If you've just recently started smoking weed, you may or may not have noticed a decrease in your ability to remember your dreams. On the flip side, if you're like me and hardly ever remember your dreams, you make notice that they return if you take a break from smoking marijuana. Personally, I've never cared too much about whether I remember my dreams or not, but your mileage may vary. If you ask me, its a worthwhile trade-off for the other effects smoking weed has, namely a refreshing, deep sleep. But why does weed have any effect on our sleeping habits?
The relationship between cannabis and sleep is not thoroughly understood, but the exact effects of cannabis on dreams and the sleep cycle have recently come to light. Somnologists (sleep scientists, basically) have only recently delved into studying our favorite plant, but its already apparent that THC has a direct effect on the stages of sleep. There are even some great cannabis strains for sleep. This evidence helps us understand how smoking weed can cause you to dream less and sleep more deeply.
How Sleep Works
Before we get too deep into understanding how smoking weed can cause you to dream less, let's get on the same page as to exactly how the sleep cycle works. As of 2008, somnologists consider there to be four distinct and discrete stages of sleep. That number used to be five until somnologists realized that stages three and four were basically the same thing. These stages can be separated into two categories: rapid eye movement sleep, and non-rapid eye movement sleep.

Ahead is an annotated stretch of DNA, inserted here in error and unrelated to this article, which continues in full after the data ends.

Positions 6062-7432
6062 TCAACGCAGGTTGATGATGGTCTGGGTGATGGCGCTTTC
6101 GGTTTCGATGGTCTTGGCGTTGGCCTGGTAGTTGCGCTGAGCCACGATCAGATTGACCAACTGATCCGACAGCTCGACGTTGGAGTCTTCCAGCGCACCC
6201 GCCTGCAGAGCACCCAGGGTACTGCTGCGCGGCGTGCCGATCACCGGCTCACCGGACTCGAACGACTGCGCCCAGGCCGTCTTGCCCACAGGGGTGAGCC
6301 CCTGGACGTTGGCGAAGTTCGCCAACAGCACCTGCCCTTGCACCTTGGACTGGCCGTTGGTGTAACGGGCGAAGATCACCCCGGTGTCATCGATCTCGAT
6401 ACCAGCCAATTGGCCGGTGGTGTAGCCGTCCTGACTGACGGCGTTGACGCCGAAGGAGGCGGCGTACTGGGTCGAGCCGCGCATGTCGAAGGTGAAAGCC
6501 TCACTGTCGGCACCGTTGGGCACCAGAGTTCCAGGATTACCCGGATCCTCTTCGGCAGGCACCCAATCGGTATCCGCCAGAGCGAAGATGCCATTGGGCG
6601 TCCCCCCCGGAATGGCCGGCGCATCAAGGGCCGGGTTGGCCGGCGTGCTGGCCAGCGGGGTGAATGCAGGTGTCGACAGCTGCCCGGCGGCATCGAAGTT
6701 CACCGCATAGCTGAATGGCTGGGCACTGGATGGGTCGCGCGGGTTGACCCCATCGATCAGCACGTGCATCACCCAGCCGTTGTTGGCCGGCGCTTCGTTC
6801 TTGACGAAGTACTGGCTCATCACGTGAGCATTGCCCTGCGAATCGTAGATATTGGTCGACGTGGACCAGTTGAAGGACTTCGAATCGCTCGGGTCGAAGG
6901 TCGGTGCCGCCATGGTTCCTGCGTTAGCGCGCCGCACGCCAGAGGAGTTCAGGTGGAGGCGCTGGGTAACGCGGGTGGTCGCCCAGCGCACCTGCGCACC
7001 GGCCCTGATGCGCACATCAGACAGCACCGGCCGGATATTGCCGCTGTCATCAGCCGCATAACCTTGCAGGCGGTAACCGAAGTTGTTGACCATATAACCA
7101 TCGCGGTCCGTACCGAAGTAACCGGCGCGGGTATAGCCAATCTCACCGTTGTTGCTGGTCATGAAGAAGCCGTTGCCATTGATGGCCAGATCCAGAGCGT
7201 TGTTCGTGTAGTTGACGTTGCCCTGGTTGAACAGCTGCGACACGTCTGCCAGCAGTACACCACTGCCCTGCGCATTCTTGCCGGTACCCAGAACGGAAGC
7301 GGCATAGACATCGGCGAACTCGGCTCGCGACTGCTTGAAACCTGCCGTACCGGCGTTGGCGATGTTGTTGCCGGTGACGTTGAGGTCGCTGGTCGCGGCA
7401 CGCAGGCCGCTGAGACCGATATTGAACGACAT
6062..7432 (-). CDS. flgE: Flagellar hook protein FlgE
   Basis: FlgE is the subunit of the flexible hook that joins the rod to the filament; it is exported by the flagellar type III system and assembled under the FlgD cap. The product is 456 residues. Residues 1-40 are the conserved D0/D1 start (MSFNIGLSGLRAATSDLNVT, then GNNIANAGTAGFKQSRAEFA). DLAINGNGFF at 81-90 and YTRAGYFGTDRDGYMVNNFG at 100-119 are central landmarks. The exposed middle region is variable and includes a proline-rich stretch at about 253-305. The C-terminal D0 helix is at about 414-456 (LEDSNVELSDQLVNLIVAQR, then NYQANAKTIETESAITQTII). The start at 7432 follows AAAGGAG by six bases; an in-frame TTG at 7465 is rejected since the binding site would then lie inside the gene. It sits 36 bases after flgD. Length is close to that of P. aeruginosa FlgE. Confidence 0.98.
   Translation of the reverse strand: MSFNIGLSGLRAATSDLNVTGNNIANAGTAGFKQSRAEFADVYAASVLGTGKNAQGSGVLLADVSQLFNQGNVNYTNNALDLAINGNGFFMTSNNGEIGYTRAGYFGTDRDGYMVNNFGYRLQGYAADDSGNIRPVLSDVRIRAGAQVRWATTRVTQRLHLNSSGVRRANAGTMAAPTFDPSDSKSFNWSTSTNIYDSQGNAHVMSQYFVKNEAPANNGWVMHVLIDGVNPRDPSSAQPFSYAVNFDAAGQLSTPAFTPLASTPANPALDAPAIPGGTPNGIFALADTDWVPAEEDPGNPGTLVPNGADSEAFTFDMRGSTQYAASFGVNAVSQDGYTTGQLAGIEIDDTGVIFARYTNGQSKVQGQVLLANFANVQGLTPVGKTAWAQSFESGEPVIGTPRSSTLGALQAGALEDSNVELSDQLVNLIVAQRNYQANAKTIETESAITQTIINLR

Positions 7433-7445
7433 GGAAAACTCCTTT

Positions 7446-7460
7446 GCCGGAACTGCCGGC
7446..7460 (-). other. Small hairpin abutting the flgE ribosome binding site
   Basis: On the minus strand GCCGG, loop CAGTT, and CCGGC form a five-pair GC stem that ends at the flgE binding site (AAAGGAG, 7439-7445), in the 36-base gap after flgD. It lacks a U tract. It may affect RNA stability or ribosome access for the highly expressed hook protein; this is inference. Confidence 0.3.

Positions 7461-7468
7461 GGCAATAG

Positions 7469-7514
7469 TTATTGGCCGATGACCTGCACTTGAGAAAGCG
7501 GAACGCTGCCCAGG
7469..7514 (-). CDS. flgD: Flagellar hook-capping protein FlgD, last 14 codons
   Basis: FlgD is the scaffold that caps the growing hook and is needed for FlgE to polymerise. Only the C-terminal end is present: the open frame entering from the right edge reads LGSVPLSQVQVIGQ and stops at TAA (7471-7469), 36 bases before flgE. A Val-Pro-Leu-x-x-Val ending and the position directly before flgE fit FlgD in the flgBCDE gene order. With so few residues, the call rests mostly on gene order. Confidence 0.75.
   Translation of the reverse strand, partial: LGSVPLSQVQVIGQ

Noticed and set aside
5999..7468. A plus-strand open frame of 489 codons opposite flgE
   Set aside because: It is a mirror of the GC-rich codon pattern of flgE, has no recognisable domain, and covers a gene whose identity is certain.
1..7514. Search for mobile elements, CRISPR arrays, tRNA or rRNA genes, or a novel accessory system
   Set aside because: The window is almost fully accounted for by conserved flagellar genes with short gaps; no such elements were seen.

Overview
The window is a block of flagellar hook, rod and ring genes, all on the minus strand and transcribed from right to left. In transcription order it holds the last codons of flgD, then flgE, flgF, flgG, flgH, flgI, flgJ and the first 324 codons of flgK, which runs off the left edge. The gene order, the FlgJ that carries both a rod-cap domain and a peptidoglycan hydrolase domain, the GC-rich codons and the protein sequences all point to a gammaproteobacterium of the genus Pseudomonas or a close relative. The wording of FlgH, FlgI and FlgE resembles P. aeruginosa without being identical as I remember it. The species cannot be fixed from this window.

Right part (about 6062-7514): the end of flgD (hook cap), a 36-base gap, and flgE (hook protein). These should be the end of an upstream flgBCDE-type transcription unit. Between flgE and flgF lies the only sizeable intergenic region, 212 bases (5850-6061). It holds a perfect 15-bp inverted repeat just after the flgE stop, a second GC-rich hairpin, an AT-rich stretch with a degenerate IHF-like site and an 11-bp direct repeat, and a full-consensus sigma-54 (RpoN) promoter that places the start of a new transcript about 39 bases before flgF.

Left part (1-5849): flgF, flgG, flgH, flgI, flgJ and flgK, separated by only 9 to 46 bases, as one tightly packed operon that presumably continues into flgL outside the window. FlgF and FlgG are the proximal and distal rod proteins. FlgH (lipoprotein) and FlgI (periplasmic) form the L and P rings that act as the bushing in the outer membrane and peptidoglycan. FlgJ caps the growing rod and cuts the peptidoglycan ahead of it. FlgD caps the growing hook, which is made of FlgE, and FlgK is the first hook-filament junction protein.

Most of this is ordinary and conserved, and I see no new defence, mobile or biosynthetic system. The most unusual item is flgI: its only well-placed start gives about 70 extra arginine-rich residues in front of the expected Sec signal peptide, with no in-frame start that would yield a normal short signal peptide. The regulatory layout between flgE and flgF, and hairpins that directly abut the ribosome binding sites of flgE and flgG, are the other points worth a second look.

The first three stages form the non-rapid part of the sleep cycle. Stage one is the lightest, being around the level of "dozing off" or "resting your eyes." Your eyes move slowly and your muscles are beginning to relax, but it is still easy to get woken up at this stages. The second stage is when the body prepares for deep sleep. Eye movement stops completely and your brain waves slow. Your body temperature drops slightly, as does your heart rate.
Stage three (formerly known as "stages three and four") is the deep sleep phase. These phases, by the way, are determined by the nature of your brain waves. They get slower throughout each stage until the deep sleep phase, during which extremely slow delta waves are predominant. Deep sleep is one of the most important when it comes to you feeling rested and alert the next day. If you wake up during this stage, you will generally feel pretty groggy.
The final stage of the sleep cycle is so unique and important that it gets its own category. Rapid eye movement sleep is the phase that brings you back from a deep sleep to a lighter sleep characterized by—you guessed it—rapid movement of the eyes. You've probably heard of rapid eye movement or "REM cycles" before, as it far more famous than the other phases of the sleep cycle thanks to the vivid dreams that occur during this phase. Your increased brain activity during the REM phase makes you more likely to dream, but that's as deep as I'm going to get into the science of why dreams happen.